The article examines the constitutive role played by Herder’s theories of tone and aurality, as practiced as in his sermons, for his foundational concepts of universal and culturally particular communities. The author examines Herder’s project as pastor of creating a particular, rarified cultural code separate from the Latinate, Roman Catholic tradition or that of actors, both in his sermons and song books. The focus is on Herder’s performance as pastor in Weimar, which has posed a lacuna in scholarship, in part due to the paucity of textual material available as he resisted the publication of his sermons. The author uses archival sources in order to open up new methodologies beyond traditional textual interpretation to study the interactive and performative dimensions of Herder’s preaching, and their formation of publics. While largely taken as secular in contemporary scholarly accounts throughout the humanities, Herder’s worldly concepts of community, the author argues, emerge from the Lutheran two-kingdoms doctrine (Zwei-Reichs Lehre). It is in the pastor’s performance that the binary of the visible and invisible kingdom is disrupted and assumes a dialectical form; the pastor’s language is to aid in mediating grace to a universal humanity such that they enter the Kingdom of Christ. The author’s reading destabilizes several influential narratives concerning the format of the sermon and the role of aurality in the eighteenth-century, and calls to question the narrative of the decline of the preacher during the Enlightenment starting from the period of the Reformation.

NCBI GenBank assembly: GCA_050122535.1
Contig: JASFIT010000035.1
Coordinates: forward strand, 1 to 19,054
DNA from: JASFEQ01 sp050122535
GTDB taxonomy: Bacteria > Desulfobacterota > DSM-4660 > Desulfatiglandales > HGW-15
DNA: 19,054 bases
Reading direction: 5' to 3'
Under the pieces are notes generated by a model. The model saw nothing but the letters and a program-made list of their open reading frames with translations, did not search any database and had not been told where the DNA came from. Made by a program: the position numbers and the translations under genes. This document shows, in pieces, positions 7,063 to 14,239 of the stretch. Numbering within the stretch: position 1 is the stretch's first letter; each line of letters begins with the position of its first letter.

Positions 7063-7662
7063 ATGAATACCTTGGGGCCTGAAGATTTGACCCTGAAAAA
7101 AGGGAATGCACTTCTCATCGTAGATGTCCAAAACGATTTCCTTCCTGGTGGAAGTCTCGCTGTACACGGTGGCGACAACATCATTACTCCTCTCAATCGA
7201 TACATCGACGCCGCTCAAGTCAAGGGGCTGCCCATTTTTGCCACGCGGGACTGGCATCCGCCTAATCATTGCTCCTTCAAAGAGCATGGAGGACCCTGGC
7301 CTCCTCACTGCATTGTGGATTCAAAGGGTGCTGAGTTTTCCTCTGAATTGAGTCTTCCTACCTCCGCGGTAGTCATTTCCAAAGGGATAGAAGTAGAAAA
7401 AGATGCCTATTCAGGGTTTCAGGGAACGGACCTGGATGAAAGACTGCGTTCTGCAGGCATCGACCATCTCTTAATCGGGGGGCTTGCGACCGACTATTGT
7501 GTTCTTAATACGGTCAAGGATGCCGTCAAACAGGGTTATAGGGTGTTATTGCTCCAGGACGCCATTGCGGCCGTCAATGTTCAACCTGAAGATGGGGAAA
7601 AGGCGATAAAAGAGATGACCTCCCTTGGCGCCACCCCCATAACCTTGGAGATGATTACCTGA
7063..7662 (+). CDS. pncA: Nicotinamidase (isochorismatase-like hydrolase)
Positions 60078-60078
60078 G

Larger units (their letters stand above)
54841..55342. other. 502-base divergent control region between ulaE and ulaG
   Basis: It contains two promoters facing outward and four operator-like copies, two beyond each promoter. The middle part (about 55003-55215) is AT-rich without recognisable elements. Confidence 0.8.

|Number of pages||22|
|Journal||The Germanic Review|
|Publication status||Published - 2021|
Bibliographical noteFunding Information:
This work was supported by the Yonsei University Research Grant of 2020.
© 2021 Taylor & Francis Group, LLC.
All Science Journal Classification (ASJC) codes
- Cultural Studies
- Literature and Literary Theory